Marie Plakos is an artist friend. In 2016, her exhibition, Our Sister’s Keeper, opened at the Jimmy Carter Presidential Library and Museum.
Prior to her exhibition, Marie spent several years traveling to communities around the world photographing women in an effort to capture images "that depict the beauty, dignity, and strength I see in women and children who are living in some of the most underdeveloped regions in the world.” She visited Chiapas, Mexico, Gujarat, India, the Witch Camps of Ghana, West Africa, and Peru. Her photos are striking. I was taken by the gorgeous fabrics commonly worn in these settings, but also by the buoyancy on the faces in the pictures. I choose that word intentionally. The looks on the faces aren’t always happy, but they are resilient.
Marie offered me a catalogue created for the exhibition, and her photos made me want to know more. If we are our sister’s keeper how does that translate into action? I spent an afternoon researching organizations that support women and children around the world. The Global Fund for Women showed up at the top of every search.
Here are a few paragraphs from the website, setting their intention to actively care for women:
“Women’s rights are the fundamental human rights that were enshrined by the United Nations for every human being on the planet nearly 70 years ago. These rights include the right to live free from violence, slavery, and discrimination; to be educated; to own property; to vote; and to earn a fair and equal wage.
As the now-famous saying goes, “women’s rights are human rights.” That is to say, women are entitled to all of these rights. Yet almost everywhere around the world, women and girls are still denied them, often simply because of their gender.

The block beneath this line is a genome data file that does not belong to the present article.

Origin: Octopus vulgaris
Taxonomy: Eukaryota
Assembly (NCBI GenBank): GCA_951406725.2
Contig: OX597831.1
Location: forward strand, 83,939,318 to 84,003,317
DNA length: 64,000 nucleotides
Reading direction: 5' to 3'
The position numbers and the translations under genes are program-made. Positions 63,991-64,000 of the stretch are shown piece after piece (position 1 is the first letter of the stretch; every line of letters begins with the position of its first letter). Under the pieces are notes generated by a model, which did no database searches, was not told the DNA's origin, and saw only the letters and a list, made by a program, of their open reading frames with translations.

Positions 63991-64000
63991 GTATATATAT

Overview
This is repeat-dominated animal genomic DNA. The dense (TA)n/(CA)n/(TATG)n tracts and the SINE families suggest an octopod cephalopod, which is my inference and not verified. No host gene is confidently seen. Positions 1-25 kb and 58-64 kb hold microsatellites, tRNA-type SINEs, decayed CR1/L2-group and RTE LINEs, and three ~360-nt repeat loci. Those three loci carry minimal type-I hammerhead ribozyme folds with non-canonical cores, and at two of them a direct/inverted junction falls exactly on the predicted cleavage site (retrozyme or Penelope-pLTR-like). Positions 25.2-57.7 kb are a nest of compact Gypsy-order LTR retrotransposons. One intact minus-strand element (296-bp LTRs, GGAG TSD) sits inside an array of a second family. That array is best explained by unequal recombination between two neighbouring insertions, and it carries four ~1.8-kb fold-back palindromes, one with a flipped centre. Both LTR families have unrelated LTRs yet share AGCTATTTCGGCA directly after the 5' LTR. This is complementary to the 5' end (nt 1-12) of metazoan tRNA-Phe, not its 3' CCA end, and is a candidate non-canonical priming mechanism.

The Global Fund for Women exists to support the tireless and courageous efforts of women’s groups who work every day to win rights for women and girls. These groups are working to ensure women can own property, vote, run for office, get paid fair wages, and live free from violence – including domestic violence, sexual assault, and harmful practices such as female genital mutilation.”
The most delightful aspect of my research was discovering the President of the Global Fund for Women, Musimbi Kanyoro. In a powerful TEDtalk, she outlines her desire to bring the concept of ISIRIKA to the world through her work with the GFW. Isirika, a word from her native language, translates as Equal Generosity, Caring Together for One Another. I hope you will find a few minutes to watch her talk. I know you be inspired by her words.
There is no time like the present to support programs that support women. The Global Fund for Women is just one example of organizations that have set the education and safety of women around the world as a priority. As Musimbi Kanyoro says “If you want to solve the world’s biggest problems, invest in women and girls. They expand their investment and they care for everyone in the community.”
There are ways each of us can be supportive that fit within our varied belief systems. This is a cause around which we can all rally. So let’s do!
Marie Plakos graciously offered three catalogues from her exhibition so that I could share them with you. You can view Marie’s pictures on her website, www.MariePlakos.com.
We’ll give three catalogues away on October 1st and you can enter the drawing by leaving a comment on this blog post answering the question: